Shorlink’s Recommendation

My 3 prevent a fire  in your engine room recommendations are:

  1. Ensure your engine room is kept clean and free (as much as possible) from oil and grease build ups
  2. Undertake regular inspections of the following:
  • fuel systems
  • exhaust systems
  • electrical systems
  • hydraulic systems
  1. Ensure your fire extinguishers and suppression system (where fitted) are well maintained and in service at all times because…you never know when you’ll need them!

Tip

My top tips for preventing engine room fires are:

  • Regularly check the operation of both fuel and air shut offs
  • Don’t leave bags of rags (especially used ones) in the engine room
  • The biggest tip of all is to ensure all your crew have appropriate training in fire response based on your vessel and its operations.

By following these simple tips, the chances of a fire in your engine room are reduced significantly.

Log Books – Fire Safety Manual

Fire safety manuals are required for vessels who carry passengers and some cargo vessels.

Our fire safety manuals are vessel specific and developed based on the vessel and its operations. Manuals may include Fire control plan, fire training manual and fire safety operational booklet as required by the NSCV Part C Section 4.

POA based on vessel and operations!

A fire in the galley is not an unusual incident but can be a catastrophic one! If not contained quickly any fire can go from ignition to major in a matter of seconds.

Types and causes of galley fires

One of the common causes is someone is cooking, and they get called to help with something out of the galley. They go to help thinking they’ll only be a minute but, a minute turns into 5 and when they return to the galley there’s a fire!

The 2 types of fires normally encountered in a galley are:

  1. Oil based
  2. Electrical

Oil based fires are usually from cooking oil or grease with the most common causes being:

  • Too high a temperature in the deep fryer or saucepan
  • Highly flammable vegetable oils
  • Old, more flammable oil in the deep fryer or saucepan
  • Fat deposits in and around the flue and ventilation ducts
  • Fat deposits in and around the cooking area
  • Leaving the galley unattended

The most common causes of electrical fires in a galley are:

  1. Faulty outlets or appliances
  2. Light fixtures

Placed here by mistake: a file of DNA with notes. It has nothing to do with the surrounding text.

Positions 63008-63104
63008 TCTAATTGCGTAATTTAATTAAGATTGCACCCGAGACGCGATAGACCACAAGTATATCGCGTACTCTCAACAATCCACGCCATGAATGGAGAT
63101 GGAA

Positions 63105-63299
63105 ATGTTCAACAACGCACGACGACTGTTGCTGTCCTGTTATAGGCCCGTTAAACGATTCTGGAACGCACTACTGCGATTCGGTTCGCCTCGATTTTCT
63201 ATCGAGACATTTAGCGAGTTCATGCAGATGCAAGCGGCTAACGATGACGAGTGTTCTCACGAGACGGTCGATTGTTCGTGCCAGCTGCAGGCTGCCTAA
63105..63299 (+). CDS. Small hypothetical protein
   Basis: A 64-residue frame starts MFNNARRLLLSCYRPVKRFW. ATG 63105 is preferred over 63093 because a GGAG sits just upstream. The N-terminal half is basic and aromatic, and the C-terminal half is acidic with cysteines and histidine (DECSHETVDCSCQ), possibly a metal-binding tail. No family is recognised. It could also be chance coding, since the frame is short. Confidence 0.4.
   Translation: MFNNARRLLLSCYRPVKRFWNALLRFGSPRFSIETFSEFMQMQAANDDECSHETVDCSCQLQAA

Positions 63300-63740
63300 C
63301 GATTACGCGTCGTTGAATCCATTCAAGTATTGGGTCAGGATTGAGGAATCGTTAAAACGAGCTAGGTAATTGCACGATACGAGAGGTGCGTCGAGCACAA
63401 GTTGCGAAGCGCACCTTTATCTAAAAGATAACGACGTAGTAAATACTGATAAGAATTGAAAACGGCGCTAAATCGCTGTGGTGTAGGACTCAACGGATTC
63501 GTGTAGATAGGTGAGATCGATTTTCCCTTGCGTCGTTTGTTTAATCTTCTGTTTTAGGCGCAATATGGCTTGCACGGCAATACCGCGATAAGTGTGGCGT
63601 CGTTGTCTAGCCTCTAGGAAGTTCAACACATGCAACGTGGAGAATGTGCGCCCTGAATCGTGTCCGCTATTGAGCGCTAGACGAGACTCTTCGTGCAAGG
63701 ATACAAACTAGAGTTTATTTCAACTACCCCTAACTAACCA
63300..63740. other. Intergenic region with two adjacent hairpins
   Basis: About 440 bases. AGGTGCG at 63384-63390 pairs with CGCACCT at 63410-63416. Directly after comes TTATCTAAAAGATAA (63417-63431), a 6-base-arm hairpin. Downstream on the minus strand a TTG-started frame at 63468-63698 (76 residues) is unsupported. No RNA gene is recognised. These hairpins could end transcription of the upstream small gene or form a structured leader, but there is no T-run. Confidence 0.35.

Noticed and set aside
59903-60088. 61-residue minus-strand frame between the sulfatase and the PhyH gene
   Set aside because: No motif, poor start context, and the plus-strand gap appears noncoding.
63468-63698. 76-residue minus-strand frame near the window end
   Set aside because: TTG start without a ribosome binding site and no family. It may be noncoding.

3. Wiring

Most electrical fires are caused by faulty electrical outlets and old, outdated appliances. Other fires are started by faults in appliance cords, receptacles and switches.

Light fixtures, lamps and light bulbs are another common reason for electrical fires. Installing a bulb with a wattage that is too high for the lamps and light fixtures is a leading cause of electrical fires.

Chaffed, exposed or even old or outdated wiring often causes electrical fires. If the wiring does not have the capacity to handle electrical appliances being used you’re heading for a fire situation.

🔥 Simple steps in dealing with galley fires 🔥

 

Oil based fires

  • Raise the alarm – yell “FIRE FIRE FIRE”
  • Assess the situation: Is the fire controllable and will a fire blanket do the job or do you need a fire extinguisher
  • If a fire blanket will work then place it over the fryer or pot then turn of the heat sauce (gas or electricity); or
  • If it’s in a saucepan or pot put the lid on it
  • If a fire extinguisher is needed use a Dry Powder extinguisher to control the fire
  • DO NOT try to extinguish the fire with water
  • If practical use boundary cooling
  • If the fire becomes uncontrollable and you’re unable to extinguish the fire GET OUT, exit the cabin and close the door, shut down the power and air conditioning (if installed) to the cabin
  • Transmit an emergency call relevant to the situation.
  • If in danger of losing the vessel transmit a MAYDAY message or call the Rescue Coordination Centre (RCC) on 02 6230 6811
  • Prepare to abandon ship if necessary

Electrical fires

  • Raise the alarm – yell “FIRE FIRE FIRE”
  • Isolate (turn off) the electricity to the appliance or the entire area if required
  • If a fire blanket will work then place it over the item
  • If a fire extinguisher is needed use a CO2 if available or a Dry Powder extinguisher to control the fire
  • If practical use boundary cooling
  • DO NOT try to extinguish the fire with water unless you’re 100% sure the electricity has been isolated
  • If the fire becomes uncontrollable and you’re unable to extinguish the fire GET OUT, exit the cabin and close the door, shut down the power and air conditioning (if installed) to the cabin